Treatment of Complicated UTI with Infrequently Used Antibiotic

The study details a 70-year old male in long-term care
The study details a 70-year old male in long-term care

Antibiotic resistance is a well known public health problem, which makes the proper selection of antimicrobial agents even more critical when dealing with complicated infections.1 The importance of careful clinical judgement is highlighted in a recent case, published in the Journal of Pharmacy Practice, which describes the successful treatment of a patient with complicated urinary tract infection (UTI) involving multiple pathogens.2

The patient, a 70-year old white male in long-term care, was diagnosed with a suspected UTI after a nurse noticed his urine to be turbid, dark, and foul-smelling. Medical history indicated that the patient had a history of recurrent UTI (an extended-spectrum β-lactamase [ESBL]-producing Klebsiella pneumoniae infection was treated 2 months prior with amoxicillin/clavulanate), type 2 diabetes, hypertension, obesity, and diverticular disease. 

No other symptoms were reported beyond a complaint of burning while urinating; the patient had no fever or other signs of systemic infection, his blood pressure was normal, and he had no recent catheter use. Previous lab results indicated the patient had stable renal function (CrCl: 75mL/min). Urinalysis showed he was positive for suspected UTI with urine culture still pending. He was then started on ciprofloxacin 500mg twice daily, however on day 2 urine continued to be cloudy and amber colored and the patient continued to report pain with urination.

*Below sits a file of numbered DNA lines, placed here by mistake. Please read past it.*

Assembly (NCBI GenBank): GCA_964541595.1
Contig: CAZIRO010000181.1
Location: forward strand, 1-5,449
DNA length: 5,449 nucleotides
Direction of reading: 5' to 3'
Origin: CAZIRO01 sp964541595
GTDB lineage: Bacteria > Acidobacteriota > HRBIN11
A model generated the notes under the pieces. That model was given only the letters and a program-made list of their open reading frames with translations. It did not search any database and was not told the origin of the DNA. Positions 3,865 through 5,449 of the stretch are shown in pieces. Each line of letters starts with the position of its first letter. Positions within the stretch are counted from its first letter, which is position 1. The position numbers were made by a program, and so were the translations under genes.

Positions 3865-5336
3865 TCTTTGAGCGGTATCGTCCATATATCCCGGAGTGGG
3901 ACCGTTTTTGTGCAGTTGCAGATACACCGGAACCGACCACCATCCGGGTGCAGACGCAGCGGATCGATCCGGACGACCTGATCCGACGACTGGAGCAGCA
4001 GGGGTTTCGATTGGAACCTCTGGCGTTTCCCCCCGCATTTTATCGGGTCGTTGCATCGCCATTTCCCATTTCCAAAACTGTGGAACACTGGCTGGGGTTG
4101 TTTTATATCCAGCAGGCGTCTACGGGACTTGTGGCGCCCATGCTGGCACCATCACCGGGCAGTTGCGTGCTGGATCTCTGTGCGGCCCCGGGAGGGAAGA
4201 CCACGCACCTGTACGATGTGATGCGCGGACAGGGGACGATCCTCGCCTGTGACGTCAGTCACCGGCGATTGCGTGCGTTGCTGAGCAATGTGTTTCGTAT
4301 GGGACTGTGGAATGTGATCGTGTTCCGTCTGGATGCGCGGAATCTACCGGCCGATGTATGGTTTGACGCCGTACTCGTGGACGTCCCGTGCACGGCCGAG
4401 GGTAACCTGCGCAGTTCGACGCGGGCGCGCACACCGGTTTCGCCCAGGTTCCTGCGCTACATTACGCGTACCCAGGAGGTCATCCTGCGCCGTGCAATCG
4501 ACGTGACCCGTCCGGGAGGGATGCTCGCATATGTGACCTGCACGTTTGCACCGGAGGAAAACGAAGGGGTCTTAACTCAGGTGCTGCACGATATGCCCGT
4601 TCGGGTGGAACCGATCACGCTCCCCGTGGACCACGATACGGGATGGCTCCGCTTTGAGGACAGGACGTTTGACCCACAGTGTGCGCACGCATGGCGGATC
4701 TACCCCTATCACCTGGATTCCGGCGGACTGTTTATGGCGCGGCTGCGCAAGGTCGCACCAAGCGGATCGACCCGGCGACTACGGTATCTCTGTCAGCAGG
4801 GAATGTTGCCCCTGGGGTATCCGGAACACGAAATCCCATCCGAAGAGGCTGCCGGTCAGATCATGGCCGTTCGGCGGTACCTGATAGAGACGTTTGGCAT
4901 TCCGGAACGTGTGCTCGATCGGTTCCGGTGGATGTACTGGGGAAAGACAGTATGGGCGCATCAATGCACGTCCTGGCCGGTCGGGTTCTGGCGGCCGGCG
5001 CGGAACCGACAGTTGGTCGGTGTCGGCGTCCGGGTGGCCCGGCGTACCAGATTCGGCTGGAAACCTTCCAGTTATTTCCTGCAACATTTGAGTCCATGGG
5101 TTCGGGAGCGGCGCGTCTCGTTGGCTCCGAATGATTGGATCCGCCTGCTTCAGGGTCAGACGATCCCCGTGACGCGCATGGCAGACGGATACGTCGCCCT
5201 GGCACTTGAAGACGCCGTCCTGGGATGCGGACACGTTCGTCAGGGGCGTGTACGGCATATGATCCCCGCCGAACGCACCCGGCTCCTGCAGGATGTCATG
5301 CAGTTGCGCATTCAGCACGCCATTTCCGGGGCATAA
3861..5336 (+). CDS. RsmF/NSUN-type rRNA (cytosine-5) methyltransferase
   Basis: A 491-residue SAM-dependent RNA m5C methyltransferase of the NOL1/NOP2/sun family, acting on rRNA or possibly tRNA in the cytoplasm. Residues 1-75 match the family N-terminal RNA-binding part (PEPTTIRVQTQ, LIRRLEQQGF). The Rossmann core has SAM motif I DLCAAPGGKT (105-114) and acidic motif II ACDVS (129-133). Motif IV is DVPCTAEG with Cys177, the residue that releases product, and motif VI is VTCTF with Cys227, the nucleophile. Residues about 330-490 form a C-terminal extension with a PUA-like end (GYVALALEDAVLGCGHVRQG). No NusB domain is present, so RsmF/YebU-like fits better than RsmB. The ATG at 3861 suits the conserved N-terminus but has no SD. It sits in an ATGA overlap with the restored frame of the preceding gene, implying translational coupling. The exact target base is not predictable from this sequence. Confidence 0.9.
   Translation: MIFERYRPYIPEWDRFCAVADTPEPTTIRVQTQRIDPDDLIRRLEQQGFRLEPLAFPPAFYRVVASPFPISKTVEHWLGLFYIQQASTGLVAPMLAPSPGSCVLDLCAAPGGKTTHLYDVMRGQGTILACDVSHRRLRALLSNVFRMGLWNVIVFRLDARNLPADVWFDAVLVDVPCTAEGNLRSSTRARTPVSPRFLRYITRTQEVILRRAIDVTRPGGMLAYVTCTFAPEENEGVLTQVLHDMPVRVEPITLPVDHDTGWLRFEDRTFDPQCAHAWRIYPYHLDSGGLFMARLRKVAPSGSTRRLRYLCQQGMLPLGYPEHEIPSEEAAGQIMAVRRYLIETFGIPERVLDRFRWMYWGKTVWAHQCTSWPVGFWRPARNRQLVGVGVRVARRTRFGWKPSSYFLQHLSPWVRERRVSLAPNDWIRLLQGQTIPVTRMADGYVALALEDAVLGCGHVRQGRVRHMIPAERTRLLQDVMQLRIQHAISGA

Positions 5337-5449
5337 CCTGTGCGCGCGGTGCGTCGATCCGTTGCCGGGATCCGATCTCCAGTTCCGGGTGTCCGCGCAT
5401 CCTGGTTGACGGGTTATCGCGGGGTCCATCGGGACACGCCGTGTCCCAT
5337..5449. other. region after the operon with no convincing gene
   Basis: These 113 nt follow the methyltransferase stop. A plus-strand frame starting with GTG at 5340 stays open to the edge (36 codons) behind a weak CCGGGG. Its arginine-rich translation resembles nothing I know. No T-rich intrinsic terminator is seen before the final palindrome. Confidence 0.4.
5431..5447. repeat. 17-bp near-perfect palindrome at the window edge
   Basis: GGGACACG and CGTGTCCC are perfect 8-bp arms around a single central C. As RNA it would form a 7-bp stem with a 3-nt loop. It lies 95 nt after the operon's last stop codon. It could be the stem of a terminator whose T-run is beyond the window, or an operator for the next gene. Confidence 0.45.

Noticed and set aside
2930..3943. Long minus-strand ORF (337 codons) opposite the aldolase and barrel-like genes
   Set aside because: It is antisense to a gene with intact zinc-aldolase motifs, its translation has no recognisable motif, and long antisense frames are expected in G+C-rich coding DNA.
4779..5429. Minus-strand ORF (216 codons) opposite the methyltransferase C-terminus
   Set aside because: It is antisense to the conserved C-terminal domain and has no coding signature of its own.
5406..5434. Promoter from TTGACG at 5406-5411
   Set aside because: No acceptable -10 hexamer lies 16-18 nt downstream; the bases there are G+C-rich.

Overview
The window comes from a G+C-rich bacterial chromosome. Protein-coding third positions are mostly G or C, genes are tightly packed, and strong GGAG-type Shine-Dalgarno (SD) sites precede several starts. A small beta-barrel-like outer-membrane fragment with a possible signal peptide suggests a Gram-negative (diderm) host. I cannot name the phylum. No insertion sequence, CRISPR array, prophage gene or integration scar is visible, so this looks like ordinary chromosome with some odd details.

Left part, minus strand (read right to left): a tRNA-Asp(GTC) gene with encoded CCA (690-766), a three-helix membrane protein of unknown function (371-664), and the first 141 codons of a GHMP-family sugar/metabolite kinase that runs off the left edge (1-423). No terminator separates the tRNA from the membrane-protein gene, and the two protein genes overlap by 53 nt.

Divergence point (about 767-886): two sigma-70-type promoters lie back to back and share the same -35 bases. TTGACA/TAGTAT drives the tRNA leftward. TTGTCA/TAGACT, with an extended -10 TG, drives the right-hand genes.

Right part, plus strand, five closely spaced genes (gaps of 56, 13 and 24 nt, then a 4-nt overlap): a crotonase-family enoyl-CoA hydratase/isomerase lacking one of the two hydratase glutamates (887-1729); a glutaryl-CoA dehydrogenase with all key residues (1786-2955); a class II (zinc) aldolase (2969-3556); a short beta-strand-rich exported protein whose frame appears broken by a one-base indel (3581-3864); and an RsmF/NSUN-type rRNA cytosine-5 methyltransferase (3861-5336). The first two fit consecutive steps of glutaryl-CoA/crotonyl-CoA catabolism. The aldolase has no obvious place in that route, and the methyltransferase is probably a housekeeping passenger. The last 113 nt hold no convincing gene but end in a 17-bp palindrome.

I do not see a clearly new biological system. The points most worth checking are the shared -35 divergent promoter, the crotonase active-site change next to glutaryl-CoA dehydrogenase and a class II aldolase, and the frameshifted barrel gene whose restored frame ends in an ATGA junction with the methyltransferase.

By day 3, with urine culture still pending and the patent still in pain, he was switched to amoxicillin/clavulanate 875/125 twice daily for 10 days, after a review of the cultures from his previous UTI showed it was resistant to ciprofloxacin. By day 4 the patient reported he was feeling slightly better but urine continued to be medium dark yellow. 

A review of the urine culture showed that it was positive for Escherichia coli (sensitive to all antimicrobials) and ESBL-positive K. pneumoniae (multi-drug resistant). An infectious disease clinician was brought in to assess the situation. Given that not much relief was provided from the current regimen, the ID clinician discontinued amoxicillin/clavulanate and initiated doxycycline hyclate 100mg twice daily for 14 days.

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